The main thing for us now is that the hybrid architecture of Intel’s 12th generation processors has made it possible to increase the number of simultaneously processed cores and threads almost to the level of competing processors (the top CPU model of AMD still retains the superiority in this parameter), and this can have a positive effect on a series of tests in which the 11th generation performed less reliably compared to AMD Ryzen 9. Especially since home PCs are used not only for games, but also for other applications that require the simultaneous execution of several resources. -intensive threads, and in such cases, additional efficient cores may be in higher demand, and AMD’s advantage will be reduced.
But do not forget that games still rarely use more than 8-12 threads effectively, and even the most modern game projects often need quad-core processors with multi-threading support, and six-core ones for sure. In games, it is often the maximum performance of individual cores that is more important, and not their number at all, and most often it is precisely this that games run into. On the other hand, a low core count can cause annoying stuttering and framerate drops, which is the worst part. That is, the right balance is important, today these are 8 fast computing cores operating at a frequency of about 5 GHz.
Test benches and test conditions
- Computer based on 12th generation Intel processors:
- Computer based on 11th generation Intel processors:
- Computer based on AMD Ryzen 5000 processors :
In contrast to our previous comparison of gaming CPU performance, which included the 11th generation of Intel, we decided to replace the highest performing Nvidia GeForce RTX 3090 graphics card to date with AMD’s Radeon RX 6800 XT. This replacement seems strange only at first glance. It would seem that it can lead to an increase in the dependence of results on the power of the GPU instead of the CPU. However, the difference between these top graphics solutions in terms of power is not so great, but at low resolutions AMD driver optimization is usually better, and in Full HD the frame rate is definitely higher, especially in modern games using DirectX 12. This is precisely what justifies the use of an AMD graphics card, seems to be a little less powerful.
Everything else is similar to the spring playtest. Today we are comparing a couple of new 12th generation Intel processors with similar CPU models from the previous generation, and also added a couple of AMD processors to the study, which are competitors of new products. For tests of 11th and 12th generation Intel processors, I had to use different motherboards from Asus and MSI, since the processor socket has also changed with the new generation of CPUs. Well, at the same time, we decided to see what DDR5 memory would give: we used, albeit not the fastest modules, but still operating at a frequency of 5200 MHz.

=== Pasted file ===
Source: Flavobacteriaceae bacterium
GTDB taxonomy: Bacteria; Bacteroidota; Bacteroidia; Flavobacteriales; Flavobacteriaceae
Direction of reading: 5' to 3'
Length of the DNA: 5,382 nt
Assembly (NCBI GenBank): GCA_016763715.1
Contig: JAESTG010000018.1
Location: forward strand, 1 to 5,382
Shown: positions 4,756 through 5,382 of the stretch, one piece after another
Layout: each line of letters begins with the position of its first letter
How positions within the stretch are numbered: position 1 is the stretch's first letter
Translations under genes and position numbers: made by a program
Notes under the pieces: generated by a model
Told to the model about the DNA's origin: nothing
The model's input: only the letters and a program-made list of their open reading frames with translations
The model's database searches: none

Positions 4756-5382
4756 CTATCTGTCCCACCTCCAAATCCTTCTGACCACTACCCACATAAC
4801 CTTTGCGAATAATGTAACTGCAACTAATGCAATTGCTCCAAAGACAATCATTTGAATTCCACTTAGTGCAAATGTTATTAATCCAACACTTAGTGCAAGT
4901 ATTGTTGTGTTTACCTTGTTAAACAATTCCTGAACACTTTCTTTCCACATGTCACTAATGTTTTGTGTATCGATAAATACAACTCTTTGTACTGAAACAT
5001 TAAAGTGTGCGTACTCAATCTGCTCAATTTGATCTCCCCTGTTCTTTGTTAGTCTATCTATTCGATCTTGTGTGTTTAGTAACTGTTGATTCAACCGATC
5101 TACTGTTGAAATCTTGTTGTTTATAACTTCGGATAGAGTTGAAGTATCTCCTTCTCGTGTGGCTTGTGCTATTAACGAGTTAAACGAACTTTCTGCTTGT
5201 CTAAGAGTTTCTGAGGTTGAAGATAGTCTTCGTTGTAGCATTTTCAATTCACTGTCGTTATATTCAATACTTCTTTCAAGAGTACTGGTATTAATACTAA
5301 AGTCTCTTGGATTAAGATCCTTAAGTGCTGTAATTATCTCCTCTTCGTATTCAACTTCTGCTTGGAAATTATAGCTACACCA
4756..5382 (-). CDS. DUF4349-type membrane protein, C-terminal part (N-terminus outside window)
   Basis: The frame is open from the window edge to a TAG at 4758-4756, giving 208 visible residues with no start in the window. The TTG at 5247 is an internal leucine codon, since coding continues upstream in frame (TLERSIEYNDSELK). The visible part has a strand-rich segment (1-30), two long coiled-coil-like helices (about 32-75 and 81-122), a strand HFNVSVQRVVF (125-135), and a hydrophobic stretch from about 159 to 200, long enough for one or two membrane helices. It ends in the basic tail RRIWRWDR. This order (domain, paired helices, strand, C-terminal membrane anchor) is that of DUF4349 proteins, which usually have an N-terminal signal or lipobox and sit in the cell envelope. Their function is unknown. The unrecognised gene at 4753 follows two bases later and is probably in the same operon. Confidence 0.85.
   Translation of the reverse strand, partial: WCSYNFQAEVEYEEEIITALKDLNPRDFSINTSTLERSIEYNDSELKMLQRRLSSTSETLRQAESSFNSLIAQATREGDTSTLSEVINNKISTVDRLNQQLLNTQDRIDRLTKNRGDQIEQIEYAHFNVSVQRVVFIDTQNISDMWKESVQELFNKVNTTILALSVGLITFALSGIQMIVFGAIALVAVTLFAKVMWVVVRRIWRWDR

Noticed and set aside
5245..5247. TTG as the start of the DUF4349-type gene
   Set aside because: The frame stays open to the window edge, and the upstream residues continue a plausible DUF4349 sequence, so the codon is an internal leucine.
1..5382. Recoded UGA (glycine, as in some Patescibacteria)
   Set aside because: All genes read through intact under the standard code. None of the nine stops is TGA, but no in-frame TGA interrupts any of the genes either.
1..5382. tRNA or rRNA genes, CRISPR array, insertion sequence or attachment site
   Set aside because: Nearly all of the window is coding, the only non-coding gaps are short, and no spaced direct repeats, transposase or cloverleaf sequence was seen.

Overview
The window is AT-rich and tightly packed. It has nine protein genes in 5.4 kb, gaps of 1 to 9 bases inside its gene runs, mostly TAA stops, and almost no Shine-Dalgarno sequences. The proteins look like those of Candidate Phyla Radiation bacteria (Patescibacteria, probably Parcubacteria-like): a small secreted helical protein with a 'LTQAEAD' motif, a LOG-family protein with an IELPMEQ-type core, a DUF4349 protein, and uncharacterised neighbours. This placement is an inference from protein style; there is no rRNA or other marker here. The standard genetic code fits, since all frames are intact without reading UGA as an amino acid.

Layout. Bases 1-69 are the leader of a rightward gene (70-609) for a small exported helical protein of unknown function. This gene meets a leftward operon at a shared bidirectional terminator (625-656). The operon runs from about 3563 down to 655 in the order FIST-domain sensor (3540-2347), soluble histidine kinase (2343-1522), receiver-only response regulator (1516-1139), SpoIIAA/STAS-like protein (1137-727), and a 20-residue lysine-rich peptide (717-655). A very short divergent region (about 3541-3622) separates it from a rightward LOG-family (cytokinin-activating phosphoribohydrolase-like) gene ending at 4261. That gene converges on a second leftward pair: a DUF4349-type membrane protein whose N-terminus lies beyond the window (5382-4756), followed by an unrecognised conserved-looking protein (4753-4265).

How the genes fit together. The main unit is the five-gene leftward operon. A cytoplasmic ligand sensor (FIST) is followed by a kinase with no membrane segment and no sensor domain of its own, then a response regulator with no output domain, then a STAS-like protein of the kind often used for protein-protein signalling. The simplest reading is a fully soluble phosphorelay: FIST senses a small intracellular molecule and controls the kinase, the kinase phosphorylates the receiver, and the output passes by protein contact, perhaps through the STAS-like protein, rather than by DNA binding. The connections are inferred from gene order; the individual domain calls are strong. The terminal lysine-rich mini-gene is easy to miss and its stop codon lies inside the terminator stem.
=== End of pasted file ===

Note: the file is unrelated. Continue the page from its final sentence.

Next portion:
AMD processors were tested on an Asus board based on the top AMD X570 chipset. In addition, we had 16 GB of fast DDR4-3600 memory, a high-performance NVMe drive, a fairly powerful power supply and two liquid cooling systems, which are quite enough even for the top Core i9-11900K and Core i9-12900K models. By the way, don’t let the difference in RAM confuse you: increasing it from 16 to 32 GB in games does not provide any performance advantage at all.
12th and 11th generation Intel processors (in parentheses are the number of cores and threads, as well as clock speeds):
- Core i9-12900K (8P+8E/24T; 3,2—5,2 ГГц)
- Core i5-12600K (6P+4E/16T; 3,7—4,9 ГГц)
- Core i9-11900K (8C/16T; 3,5—5,3 ГГц)
- Core i5-11600K (6C/12T; 3,9—4,9 ГГц)
In terms of price and positioning, you need to compare the new Core i9-12900K with the Core i9-11900K, the same with a pair of Core i5-12600K and Core i5-11600K. The increased number of cores in the new generation immediately attracts attention – precisely due to efficient cores. In fact, 8 and 4 small ones were added to the large 8 and 6 cores. The frequencies are given for productive cores, and for the new generation of CPUs they have become somewhat lower, which can affect games. But we were promised an increase in performance per clock, so everything should be in order.
All Intel processors were tested with default BIOS settings, only the use of the XMP profile for RAM was set, and Intel Adaptive Boost and Thermal Velocity Boost technologies were activated, which should provide the highest possible frequency during testing.
AMD processors (the number of cores and threads, as well as clock speeds are indicated in brackets):
- Ryzen 9 5900X (12C/24T; 3.7-4.8GHz)
- Ryzen 5 5600X (6C/12T; 3.7-4.6GHz)
Let’s make a reservation right away that we did not take the top-end Ryzen 9 5950X, and there is a reason for this. In games, it just doesn’t offer any better performance than the Ryzen 9 5900X, and so the available CPU variant will be enough even to compare top models if it’s just about games. And for this test, we put up a processor with 12 identical cores and 24 threads – the Ryzen 9 5900X – against the 24-thread Core i9-12900K model. And as a competitor to the Core i5-12600K, the six-core Ryzen 5 5600X came up, although they do not match either in the total number of cores or in threads. But the names of the pairs 12900K and 5900X, as well as 12600K and 5600X, seem to hint to us that we did everything right.